Which is exactly what Jerde Partnership has done for cities around the world. But, many would ask, a destination center for whom -- tourists and seasonal sports fans? What about turning downtown into a living, breathing city center, a place where locals want to live and work?
A former student of visionary Arizona architect Paolo Soleri, Jon Jerde is the most influential shopping center designer in the world.
His projects span the globe and have had a profound economic effect on the areas where they are located. The L.A.-based firm contends that more than 500 million visitors enter Jerde projects annually.
The developments, which total more than 35 million square feet, include not only Horton Plaza in San Diego, CityWalk in L.A. and the Fremont Street Experience in Las Vegas, but also the Mall of America in Bloomington, Minnesota; the Gateway in Salt Lake City; Canal City Hakata in Fukuoka, Japan; and Buersplein in Rotterdam, The Netherlands.
They are just a handful of the grand-scale projects that are acclaimed by many architects and critics as the essence of shopping mall design but rebuked by others as plastic monstrosities lacking real character.
In a lengthy February 2002 Los Angeles Times Magazine profile on Jon Jerde by Ed Leibowitz, Jerde's friend Robert Timme, dean of the University of Southern California architecture school, says he is convinced that Jerde will be recognized as one of the significant architects of our day.
"Great public spaces have always been where the markets are," Timme says. "Maybe for a time we'd lost the excitement of the market or bazaar, and Jon's brought that back into the language of architecture."
Leibowitz, who shadowed Jerde for more than a year, writes of the designer: "The critical assault on Jerde amounts to this: His architecture is a parody of a city, with all the grit and complexity wiped away. The architect, in thrall to the commercial developer, has built counterfeit space for private profit. He is ushering in that terrible future in which global capitalism dictates our civic life as relentlessly as it does our economic life. And his buildings are plain ugly; the corny surface flash of their façades masks the cheap stucco and dull interiors beneath."
In The Unreal America: Architecture and Illusion, former New York Times critic Ada Louise Huxtable condemns Horton Plaza.
"The ultimate absurdity is achieved," she writes, "an edited and appropriated version of exactly those distinguishing organic features of a city that . . . reduce [it] to a merchandising theme."
Jerde's Gateway project in Salt Lake City has been hailed as an economic savior and condemned for its garish design. The 30-acre, $375 million project is expected to be just the beginning of development on another 650 acres west of Salt Lake's downtown.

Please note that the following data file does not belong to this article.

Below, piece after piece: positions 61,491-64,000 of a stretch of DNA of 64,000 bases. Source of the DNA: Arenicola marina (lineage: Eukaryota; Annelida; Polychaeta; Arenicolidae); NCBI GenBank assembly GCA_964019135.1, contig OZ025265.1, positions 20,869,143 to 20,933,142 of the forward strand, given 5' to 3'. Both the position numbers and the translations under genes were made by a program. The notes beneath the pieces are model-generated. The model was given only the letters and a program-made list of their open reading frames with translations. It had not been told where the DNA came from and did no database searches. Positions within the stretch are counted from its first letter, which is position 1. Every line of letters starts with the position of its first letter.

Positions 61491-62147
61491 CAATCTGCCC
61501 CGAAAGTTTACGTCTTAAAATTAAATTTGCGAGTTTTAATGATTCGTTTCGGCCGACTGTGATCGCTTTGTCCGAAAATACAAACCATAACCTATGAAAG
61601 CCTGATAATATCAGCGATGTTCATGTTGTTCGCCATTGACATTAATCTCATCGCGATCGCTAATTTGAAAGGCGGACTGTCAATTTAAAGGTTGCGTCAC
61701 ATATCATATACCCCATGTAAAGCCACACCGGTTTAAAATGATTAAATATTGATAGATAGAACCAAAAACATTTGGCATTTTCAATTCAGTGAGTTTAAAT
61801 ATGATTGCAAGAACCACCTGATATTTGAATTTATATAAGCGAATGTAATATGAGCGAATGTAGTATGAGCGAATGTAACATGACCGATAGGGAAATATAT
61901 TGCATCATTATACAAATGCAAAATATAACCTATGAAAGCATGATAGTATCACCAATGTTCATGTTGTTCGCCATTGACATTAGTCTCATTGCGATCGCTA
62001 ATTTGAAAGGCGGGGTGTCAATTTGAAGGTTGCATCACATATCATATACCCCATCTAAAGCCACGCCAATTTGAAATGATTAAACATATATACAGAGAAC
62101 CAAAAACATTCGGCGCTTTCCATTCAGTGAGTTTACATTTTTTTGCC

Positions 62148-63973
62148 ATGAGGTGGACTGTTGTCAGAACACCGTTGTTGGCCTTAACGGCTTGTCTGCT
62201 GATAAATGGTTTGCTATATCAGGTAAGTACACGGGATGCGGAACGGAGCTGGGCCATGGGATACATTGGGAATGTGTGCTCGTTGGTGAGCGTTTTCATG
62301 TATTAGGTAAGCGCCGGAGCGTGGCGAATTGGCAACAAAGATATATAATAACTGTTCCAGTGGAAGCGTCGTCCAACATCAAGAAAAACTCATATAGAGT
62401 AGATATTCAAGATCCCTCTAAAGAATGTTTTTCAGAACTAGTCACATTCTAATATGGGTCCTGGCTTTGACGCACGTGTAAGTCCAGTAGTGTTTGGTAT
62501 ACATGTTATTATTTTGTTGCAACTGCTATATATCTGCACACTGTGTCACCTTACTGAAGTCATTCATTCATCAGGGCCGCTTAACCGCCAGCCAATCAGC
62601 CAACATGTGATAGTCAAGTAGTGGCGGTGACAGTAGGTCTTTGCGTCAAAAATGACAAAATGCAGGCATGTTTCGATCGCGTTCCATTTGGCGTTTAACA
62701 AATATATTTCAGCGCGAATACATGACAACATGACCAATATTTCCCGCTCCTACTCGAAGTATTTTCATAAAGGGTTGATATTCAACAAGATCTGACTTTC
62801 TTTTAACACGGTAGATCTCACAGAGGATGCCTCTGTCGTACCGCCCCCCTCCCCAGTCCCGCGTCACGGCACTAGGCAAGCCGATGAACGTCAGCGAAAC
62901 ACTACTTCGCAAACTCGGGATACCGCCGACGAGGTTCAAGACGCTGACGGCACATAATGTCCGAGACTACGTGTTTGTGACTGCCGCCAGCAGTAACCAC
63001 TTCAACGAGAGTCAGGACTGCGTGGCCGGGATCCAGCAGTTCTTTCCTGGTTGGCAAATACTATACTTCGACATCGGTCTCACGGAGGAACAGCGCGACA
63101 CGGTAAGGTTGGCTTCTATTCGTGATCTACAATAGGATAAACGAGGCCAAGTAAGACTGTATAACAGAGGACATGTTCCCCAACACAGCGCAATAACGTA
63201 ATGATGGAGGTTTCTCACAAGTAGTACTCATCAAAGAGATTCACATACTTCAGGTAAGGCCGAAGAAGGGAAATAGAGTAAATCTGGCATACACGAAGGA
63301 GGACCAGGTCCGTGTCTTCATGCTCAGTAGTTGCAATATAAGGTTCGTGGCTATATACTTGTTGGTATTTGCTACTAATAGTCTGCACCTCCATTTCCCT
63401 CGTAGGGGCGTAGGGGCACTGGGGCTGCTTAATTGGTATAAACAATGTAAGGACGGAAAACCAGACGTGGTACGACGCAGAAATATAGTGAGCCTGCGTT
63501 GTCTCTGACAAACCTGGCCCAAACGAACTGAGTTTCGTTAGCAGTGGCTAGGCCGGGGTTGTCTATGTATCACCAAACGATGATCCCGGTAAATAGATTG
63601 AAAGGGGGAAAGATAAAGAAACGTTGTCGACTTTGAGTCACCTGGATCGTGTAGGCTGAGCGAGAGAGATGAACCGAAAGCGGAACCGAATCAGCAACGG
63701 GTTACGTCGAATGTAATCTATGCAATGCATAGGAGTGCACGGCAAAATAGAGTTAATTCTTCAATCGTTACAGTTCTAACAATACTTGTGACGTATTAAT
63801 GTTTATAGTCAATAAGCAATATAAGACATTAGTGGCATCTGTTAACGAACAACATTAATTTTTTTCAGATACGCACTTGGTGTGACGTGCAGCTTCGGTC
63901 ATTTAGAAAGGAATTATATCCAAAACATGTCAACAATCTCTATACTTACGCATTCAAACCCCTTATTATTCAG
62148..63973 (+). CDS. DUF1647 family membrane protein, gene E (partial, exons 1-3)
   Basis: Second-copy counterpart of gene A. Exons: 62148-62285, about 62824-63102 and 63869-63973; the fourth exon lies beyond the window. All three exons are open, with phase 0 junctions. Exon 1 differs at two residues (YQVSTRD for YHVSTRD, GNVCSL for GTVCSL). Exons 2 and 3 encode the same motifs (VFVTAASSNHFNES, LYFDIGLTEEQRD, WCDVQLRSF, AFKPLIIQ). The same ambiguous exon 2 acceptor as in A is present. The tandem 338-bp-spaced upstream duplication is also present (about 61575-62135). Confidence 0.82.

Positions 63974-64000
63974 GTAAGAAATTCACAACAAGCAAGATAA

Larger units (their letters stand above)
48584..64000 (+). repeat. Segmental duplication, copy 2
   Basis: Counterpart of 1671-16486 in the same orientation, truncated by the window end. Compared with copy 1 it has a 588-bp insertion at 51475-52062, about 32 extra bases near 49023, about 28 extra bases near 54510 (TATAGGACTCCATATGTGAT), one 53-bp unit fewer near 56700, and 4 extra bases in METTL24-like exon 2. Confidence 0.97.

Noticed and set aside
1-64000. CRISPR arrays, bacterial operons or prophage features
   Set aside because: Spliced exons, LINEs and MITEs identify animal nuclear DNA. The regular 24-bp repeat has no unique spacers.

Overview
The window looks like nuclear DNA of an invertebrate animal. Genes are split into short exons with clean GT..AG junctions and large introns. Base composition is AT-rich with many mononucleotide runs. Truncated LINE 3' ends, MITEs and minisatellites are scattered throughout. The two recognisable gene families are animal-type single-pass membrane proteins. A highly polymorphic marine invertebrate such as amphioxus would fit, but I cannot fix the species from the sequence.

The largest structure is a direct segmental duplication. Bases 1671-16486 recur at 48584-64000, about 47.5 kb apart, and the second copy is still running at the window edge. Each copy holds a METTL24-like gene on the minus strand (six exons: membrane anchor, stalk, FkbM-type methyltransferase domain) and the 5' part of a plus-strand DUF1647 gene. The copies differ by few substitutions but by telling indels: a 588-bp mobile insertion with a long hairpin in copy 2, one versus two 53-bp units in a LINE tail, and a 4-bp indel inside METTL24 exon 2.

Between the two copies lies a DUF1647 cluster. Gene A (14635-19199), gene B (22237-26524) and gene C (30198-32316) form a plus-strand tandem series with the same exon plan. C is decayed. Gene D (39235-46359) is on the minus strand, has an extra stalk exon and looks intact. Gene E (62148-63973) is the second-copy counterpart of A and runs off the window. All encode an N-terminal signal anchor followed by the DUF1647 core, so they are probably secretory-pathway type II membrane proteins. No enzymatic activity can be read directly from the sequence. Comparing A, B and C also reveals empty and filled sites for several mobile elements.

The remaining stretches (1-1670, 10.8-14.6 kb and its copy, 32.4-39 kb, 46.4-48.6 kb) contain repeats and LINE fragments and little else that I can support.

The Gateway was constructed in an old rail yard. The project is a mix of 350 apartment units and about 650,000 square feet of retail and entertainment venues. A children's museum, planetarium and IMAX theater are under construction along with 150 condominiums.
Local architects have been critical of some of the bold features and colors, comparing some areas of the project to stage sets.
"It's a fake little . . . I don't even know what to call it," Robert L. Bliss, a retired architect and former dean of the School of Architecture at the University of Utah, was quoted as saying in the Sacramento Bee.
"Architecturally, it's Disneyland. It pretends to be historic, and it certainly is not."
The Bee wrote about Gateway because Sacramento will soon get its own Jerde project. Last month, that city agreed to move forward with a 240-acre development in its abandoned rail yard that will include several thousand new homes and millions of square feet of retail and commercial space.
It's hard to dismiss such critics as jealous highbrows taking pot shots at a renowned architect when you visit some of Jerde's masterworks.
CityWalk's faux Hollywood setting with colorful banners and '50s-style streetscapes relies heavily on a barrage of amplified music to keep patrons gyrating through streets lined with corporate outlets (yet another Hard Rock Cafe, for instance), a massive cinema complex and -- in all but one or two cases -- predictable food-court fare.
The loud music combined with conflicting jingles at some of the outlets make for shear racket. The audio horror reverberates through every nook and cranny of the circuitous complex. Patrons become so maniacally confused inside the labyrinth that the most satisfying part of the CityWalk "experience" can be locating your car in the massive parking garages at the end of the night.